# Intersection of three events

I am working on a probability problem involving three events, A B and C, I am given Pr(A), Pr(B), Pr(C), Pr(A), Pr(A $\bigcup$ B), Pr(A $\bigcup$ C),Pr(B $\bigcup$ C) and we are asked to find

Pr($A^c$ $\bigcap$ $B^c$ $\bigcap$ C)

I am not sure if this is correct, but this is what I am doing thus far...

(($A^c$ $\bigcap$ $B^c$) $\bigcap$ C) >> (($A^c$ $\bigcap$ $B^c$)$^c$ $\bigcap$ C) >> ((A $\bigcup$ B) $\bigcap$ C)

Then by distributing we get (A $\bigcap$ C) $\bigcup$ (A $\bigcap$ B)

I am not sure if I am doing this right or not, any thoughts?

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Replace \bigcap by \cap and \bigcup by \cup. –  Did Feb 4 '13 at 15:42

Your idea was good, but you have something wrong.

Just need to remember that:

• $\mathbb{P}((something)^{c}) = 1 - \mathbb{P}(something)$.
• Probability of union of $A$,$B$ and $C$ is the same as sum of probabilities for individual $A$,$B$ and $C$.
But this is only truth if $A$,$B$,$C$ do not have elements in common (because if they had, you'd be counting those elements twice). So you can say $P(A \cup B \cup C) = P(A) + P(B) + P(C)$ for any $A,B,C$ if you subtract the intersections between every combination of $A$,$B$ and $C$

Explanation of the second point? Two roads.

First, if A,B and C are disjoint (no elements in common), then

$P(A \cup B \cup C) = P(A) + P(B) + P(C) - P(A\cap B) - P(A\cap C) - P(B\cap C) + P(A\cap B \cap C)$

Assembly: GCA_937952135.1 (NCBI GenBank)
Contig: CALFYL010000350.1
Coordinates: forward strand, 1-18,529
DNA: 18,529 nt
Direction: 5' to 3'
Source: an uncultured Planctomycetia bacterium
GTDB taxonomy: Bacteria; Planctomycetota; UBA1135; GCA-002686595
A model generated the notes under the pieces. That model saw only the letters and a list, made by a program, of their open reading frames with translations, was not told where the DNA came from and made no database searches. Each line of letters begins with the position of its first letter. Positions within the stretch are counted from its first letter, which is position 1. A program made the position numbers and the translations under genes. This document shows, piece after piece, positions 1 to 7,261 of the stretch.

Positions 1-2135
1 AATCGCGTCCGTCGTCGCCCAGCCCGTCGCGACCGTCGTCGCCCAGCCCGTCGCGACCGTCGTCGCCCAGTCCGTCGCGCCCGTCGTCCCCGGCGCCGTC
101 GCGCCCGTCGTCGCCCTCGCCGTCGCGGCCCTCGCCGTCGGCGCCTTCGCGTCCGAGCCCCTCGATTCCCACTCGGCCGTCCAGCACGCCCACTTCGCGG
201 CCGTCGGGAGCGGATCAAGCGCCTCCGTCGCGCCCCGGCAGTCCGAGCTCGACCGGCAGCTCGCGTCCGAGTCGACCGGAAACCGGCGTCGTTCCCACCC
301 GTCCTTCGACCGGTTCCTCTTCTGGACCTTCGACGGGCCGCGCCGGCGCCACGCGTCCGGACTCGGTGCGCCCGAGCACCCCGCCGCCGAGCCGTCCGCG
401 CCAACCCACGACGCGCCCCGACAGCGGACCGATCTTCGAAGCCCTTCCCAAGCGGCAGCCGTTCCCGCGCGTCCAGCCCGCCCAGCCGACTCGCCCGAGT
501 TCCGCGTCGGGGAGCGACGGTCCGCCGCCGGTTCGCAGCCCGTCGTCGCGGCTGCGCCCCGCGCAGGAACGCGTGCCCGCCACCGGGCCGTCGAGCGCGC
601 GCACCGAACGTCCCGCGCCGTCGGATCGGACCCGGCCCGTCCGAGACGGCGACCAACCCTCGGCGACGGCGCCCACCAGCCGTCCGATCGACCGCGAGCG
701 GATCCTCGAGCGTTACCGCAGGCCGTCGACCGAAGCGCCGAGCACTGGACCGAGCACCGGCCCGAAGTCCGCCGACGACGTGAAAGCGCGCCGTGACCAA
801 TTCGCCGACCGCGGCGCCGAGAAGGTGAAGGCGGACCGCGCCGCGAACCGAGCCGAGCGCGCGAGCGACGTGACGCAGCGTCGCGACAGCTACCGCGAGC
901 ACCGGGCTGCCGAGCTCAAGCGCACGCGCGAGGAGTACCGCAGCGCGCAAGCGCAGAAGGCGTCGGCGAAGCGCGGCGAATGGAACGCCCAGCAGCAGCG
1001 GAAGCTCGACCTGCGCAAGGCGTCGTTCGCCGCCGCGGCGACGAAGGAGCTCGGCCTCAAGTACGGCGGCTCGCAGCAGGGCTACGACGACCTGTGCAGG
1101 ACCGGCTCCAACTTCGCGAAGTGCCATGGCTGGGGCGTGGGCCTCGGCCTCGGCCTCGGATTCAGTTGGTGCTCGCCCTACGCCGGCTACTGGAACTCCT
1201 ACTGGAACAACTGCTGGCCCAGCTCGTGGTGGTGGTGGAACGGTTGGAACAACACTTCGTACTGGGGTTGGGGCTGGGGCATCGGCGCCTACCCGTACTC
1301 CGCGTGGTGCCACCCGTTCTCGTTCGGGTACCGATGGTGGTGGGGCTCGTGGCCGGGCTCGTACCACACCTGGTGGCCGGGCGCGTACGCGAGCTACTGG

would reduce to

$P(A \cup B \cup C) = P(A) + P(B) + P(C) - 0 -0 -0 -0 -0$ (probability of empty set is 0)

Second, if A,B,C are not disjoint (some elements in common), then, when we say $P(A) + P(B)$, we are talking about some elements that are in $A$ but also in $B$, so taking the sum means we count them twice, so we subtract $P(A\cap B)$ (which are the repeated elements) to 'make it even'. You need to do this for every two different sets in $A \cup B \cup C$.

Using those two rules, you can get the answer to your homework.

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Your expression for $P(A\cup B \cup C)$ is incorrect. The last term on the right should be added, not subtracted. –  Dilip Sarwate Sep 23 '13 at 2:29
You are completely right, sorry about that. –  Sebastialonso Sep 23 '13 at 11:19

$A^c \cap B^c \cap C = (A \cup B \cup C^c)^c$. So $\mathbb P(A^c \cap B^c \cap C) = 1 - \mathbb P(A \cup B \cup C^c)$.

Then expand $\mathbb P(A \cup B \cup C^c) = \mathbb P(A) + \mathbb P(B) + \mathbb P(C^c) - \mathbb P(A \cap B) - \mathbb P(A \cap C^c) - \mathbb P(B \cap C^c) + \mathbb P(A \cap B \cap C^c)$.

From this, you should be able to finish.

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